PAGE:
Book Review: Red Rising by Pierce Brown

The Earth is dying. Darrow is a Red, a miner in the interior of Mars. His mission is to extract enough precious elements to one day tame the surface of the planet and allow humans to live on it. The Reds are humanity’s last hope.

Or so it appears, until the day Darrow discovers it’s all a lie. That Mars has been habitable – and inhabited – for generations, by a class of people calling themselves the Golds. A class of people who look down on Darrow and his fellows as slave labour, to be exploited and worked to death without a second thought.

Until the day that Darrow, with the help of a mysterious group of rebels, disguises himself as a Gold and infiltrates their command school, intent on taking down his oppressors from the inside. But the command school is a battlefield – and Darrow isn’t the only student with an agenda.

Rating:

A

*I received this ARC in exchange for an honest review and honestly? I BLOODYDAMN LOVED IT*

You think you’ve read a dystopian book? Quit lying to yourself. That was teenage angst wrapped in a shiny new package, cashing in on the popularity of this genre.

You think you’ve read about evil futuristic regimes? Nope, those were one dimensional villains that will look cartoony compared the assholes in this book.

You think you’ve seen hurt and suffering and despair and heartache? You’ve seen nothing.

You think you’ve seen to the very depths of the depravity mankind is capable of? YOU’VE SEEN NOTHING.

I won’t call this book “The Next Hunger Games” and nor should anyone else, in my opinion. But I’m sure some degenerate in a PR office will think it’s a great idea. My advice? Don’t listen to that douchebag. To do so would be insulting to Red Rising.

Don’t get me wrong, I loved The Hunger Games and there are a few parallels between that series and this book. Even so, this book shouldn’t be compared to anything. This book is what it is and it stands alone on a desolate field surrounded by the burning embers of its lessers because this book is just…more. It’s harder, darker, more emotional, more horrific, more…everything.

Pierce Brown, how the hell do you expect me to read something else after this? Or sit around and wait for the next installment? Are you writing it? Is it already done? Is it half done? Are you in need of an amateur editor??? I’m the girl for the job! Pick me! MEEEEEE!!!!

FYI, my version of editing will be to drool over whatever you produce and provide zero constructive feedback while demanding you write faster and trying to hide the intensity and frequency of my eye twitches. Also, there may be threats involving tofu for “motivational” purposes.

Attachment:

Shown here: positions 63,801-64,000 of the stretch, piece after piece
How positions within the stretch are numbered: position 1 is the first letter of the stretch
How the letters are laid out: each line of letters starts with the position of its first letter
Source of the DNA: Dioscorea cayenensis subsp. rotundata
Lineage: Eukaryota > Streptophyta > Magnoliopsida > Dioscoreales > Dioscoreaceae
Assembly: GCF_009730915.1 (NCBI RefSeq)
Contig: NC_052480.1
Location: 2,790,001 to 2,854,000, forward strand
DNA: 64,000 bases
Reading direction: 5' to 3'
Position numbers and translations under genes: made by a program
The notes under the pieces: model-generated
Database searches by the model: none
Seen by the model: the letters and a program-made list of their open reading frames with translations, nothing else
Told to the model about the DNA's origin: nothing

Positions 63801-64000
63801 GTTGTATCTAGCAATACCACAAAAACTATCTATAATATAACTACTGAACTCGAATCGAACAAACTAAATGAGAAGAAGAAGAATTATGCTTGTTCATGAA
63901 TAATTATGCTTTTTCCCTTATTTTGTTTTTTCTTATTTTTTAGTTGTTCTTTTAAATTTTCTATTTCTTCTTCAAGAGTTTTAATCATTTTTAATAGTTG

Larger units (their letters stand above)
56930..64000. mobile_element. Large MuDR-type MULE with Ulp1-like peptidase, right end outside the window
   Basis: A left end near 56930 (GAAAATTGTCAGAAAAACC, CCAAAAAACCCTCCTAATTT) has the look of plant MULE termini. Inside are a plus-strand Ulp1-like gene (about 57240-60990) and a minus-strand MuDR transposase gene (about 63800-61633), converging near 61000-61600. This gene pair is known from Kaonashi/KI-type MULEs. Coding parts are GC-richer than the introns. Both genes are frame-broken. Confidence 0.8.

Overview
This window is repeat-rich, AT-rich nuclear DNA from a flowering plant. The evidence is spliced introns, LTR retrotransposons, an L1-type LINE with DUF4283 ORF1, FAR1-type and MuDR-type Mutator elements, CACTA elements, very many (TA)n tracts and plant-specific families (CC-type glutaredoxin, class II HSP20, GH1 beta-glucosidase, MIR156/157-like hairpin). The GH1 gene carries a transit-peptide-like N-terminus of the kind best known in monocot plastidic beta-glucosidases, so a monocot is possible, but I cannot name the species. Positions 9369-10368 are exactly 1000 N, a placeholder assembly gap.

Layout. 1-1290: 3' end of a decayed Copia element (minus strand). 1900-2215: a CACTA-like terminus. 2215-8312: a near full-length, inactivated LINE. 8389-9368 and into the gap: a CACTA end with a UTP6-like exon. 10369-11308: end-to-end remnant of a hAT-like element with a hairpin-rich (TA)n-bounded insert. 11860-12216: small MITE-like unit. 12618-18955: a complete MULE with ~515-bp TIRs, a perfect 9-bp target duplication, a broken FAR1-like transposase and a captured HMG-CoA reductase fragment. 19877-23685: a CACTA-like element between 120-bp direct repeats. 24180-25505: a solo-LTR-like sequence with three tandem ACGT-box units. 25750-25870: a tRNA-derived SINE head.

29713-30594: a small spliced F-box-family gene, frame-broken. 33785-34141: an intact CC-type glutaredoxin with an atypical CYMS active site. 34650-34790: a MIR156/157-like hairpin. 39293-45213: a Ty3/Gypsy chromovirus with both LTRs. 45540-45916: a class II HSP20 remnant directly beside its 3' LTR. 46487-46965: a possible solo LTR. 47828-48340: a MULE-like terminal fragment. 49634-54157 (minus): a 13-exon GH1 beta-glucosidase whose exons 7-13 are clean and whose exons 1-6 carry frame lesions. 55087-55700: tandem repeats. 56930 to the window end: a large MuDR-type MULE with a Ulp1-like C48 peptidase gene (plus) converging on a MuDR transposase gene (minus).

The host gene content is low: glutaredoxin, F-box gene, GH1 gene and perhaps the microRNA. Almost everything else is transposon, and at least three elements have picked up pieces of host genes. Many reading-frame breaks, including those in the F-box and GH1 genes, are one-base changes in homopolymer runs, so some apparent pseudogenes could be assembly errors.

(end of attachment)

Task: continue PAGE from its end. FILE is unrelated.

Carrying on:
You probably want to know what it’s about, right? Okay, I’ll try to settle down.

The story takes place on Mars, inside a futuristic colony. Our main character, Darrow, is the youngest Helldiver in memory and he operates a massive and massively complicated drill-like piece of machinery deep within the sulfurous bowels of the planet. He’s a Red, the caste of people relegated to living like moles.

When we meet him, he’s under the impression that he and all of his caste are digging Helium3 so that one day the surface above will be hospitable for future generations. Even though he’s just sixteen, he’s married and madly in love with his equally young bride, Eo. Hearing about her through his perspective, you understand why. She’s vibrant and beautiful and charming and witty and fierce, the sunshine that lights up their subterranean world. Because the book blurb mentions this, I don’t feel like I’m spoiling anything by saying that when she dies, a little piece of you may die too, drained away with the tears that will spill from your eyes. What will bubble up to fill the gap it leaves behind is a primeval part of yourself, made of vengeance and anger.

This monstrous little piece of you is further fueled by the lies the authorities tell the Reds, by the inequality and the forced brutality you’re made to bear witness to. By the time you reach the middle of the book you may find that savage part of you has taken over and that you’ve hate-morphed into a ten foot tall, scale-covered ragebeast armed with razor teeth and three inch claws made for rending the flesh of the Golds, the highest caste and the perpetrators of all these crimes. Don’t be alarmed, it happened to me too.

From the mines you watch Darrow rise, discover the truth of life on Mars, take his first shell-shocked steps on a city street and transform into something nearly as monstrous as your ragebeast. And you’re with him all the way, rooting him on, cheering his brilliance and his blood thirst. I absolutely loved his character, loved how his mind worked. And you know what else I loved about him? He’s not perfect. He’s not some born leader. He does horrific things, makes bad choices and hard decisions. But he learns from his mistakes, becomes better, stronger, smarter.

Surrounding him is a support cast of miscreants, sycophants, psychopaths, feral children, government men who think themselves gods and the rebel leaders who wait to rise up against them. None of them are one dimensional. All of them pulled some sort of emotion from me, whether it was love or hate or amusement or pity.

Pair these characters with the sweeping backdrop of a war whose participants have forgotten it is a game and you have one brutal and gorydamn epic novel.

This book is a stark foray into survival and society, into the heart of human darkness and the height of its heroism. One part dystopian, one part sci-fi and one part epic war fantasy, it transcends a conventional genre and enters the realms of AMAZEBALLS.

READ IT.


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